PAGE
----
Alden simulated the planned Kansas City Power and Light Iatan Unit 2 (POWER Magazine’s 2011 plant of the year) Selective Catalytic Reduction Systems (SCR) to maximize the NOx removal efficiency. An SCR operates by injecting a reagent, typically ammonia (NH3), into the flue gas stream, and then catalyzing a reaction to convert the NO2 and NO3 into nitrogen and water. For optimum system operation, the distribution of the NOx, reactant, gas velocity, and temperature must be very uniform entering the catalyst to maximize the reaction and prolong catalyst life. Upstream collection of large particle ash (LPA), and the distribution of fine ash at the inlet face of the first catalyst are also important components of SCR operation that must be considered to inhibit premature outages caused by pluggage.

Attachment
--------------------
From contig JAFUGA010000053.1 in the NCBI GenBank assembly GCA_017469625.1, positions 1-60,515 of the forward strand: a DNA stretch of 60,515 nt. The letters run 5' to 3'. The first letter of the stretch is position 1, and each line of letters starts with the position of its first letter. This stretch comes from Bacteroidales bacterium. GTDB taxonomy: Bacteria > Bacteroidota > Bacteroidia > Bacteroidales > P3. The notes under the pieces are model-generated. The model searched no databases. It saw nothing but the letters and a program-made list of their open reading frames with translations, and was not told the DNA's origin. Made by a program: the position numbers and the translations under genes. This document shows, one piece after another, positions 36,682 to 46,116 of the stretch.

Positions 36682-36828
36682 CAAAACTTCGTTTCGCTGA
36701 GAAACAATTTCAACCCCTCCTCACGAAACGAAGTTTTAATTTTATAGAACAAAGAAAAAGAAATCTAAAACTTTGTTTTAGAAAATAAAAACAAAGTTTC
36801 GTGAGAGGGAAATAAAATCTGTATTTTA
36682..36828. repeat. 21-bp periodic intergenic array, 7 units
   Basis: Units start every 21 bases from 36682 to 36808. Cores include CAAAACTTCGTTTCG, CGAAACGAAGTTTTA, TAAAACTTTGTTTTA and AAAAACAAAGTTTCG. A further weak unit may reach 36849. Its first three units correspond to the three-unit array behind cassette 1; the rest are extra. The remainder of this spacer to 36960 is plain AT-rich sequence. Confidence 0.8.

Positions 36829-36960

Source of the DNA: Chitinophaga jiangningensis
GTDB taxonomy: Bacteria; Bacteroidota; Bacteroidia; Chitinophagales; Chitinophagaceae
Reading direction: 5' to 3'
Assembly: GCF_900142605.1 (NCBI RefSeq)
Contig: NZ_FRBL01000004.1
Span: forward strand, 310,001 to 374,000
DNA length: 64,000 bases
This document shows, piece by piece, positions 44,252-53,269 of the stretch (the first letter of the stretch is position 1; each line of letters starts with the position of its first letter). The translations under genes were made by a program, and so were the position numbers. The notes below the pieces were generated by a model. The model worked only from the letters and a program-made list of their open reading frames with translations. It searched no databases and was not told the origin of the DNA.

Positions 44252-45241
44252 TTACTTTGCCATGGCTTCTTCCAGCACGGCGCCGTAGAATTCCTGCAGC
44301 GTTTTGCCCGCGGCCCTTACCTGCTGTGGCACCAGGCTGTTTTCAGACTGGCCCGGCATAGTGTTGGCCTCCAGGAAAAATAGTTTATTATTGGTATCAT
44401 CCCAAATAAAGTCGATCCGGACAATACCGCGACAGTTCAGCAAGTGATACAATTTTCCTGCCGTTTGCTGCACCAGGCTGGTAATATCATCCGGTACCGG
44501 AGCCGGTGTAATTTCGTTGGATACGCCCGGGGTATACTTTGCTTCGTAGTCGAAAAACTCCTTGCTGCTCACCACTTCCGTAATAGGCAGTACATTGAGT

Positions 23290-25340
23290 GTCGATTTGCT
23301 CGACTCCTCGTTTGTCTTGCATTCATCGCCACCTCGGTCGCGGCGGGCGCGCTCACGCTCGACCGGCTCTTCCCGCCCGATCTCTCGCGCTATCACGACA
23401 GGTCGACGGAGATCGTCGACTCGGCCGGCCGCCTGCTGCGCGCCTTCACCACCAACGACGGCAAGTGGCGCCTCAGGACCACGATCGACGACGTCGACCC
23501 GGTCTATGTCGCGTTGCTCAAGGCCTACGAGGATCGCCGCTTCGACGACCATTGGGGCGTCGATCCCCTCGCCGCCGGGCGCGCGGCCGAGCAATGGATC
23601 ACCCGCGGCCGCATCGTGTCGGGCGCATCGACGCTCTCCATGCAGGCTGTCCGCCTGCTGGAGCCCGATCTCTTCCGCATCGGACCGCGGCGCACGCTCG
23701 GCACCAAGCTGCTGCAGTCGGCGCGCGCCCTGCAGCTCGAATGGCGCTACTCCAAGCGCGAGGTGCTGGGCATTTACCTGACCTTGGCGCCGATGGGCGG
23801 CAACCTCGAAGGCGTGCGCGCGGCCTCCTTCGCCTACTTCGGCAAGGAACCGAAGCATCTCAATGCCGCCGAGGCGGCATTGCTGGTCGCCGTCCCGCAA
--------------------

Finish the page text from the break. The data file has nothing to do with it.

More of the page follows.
Physical and computational flow modeling techniques were used to develop and optimize duct and SCR flow controls, ammonia injection grid, mixing devices, and ash handling devices to achieve best performance targets for NOx removal. The new connecting ductwork from the retrofit SCR to the existing air preheaters was also included in the study to provide flow controls designs to optimize air preheater performance. The models simulated the field gas velocities, temperatures, pressure losses, NOx concentrations, NH3 injections, and ash particulate transport and removal.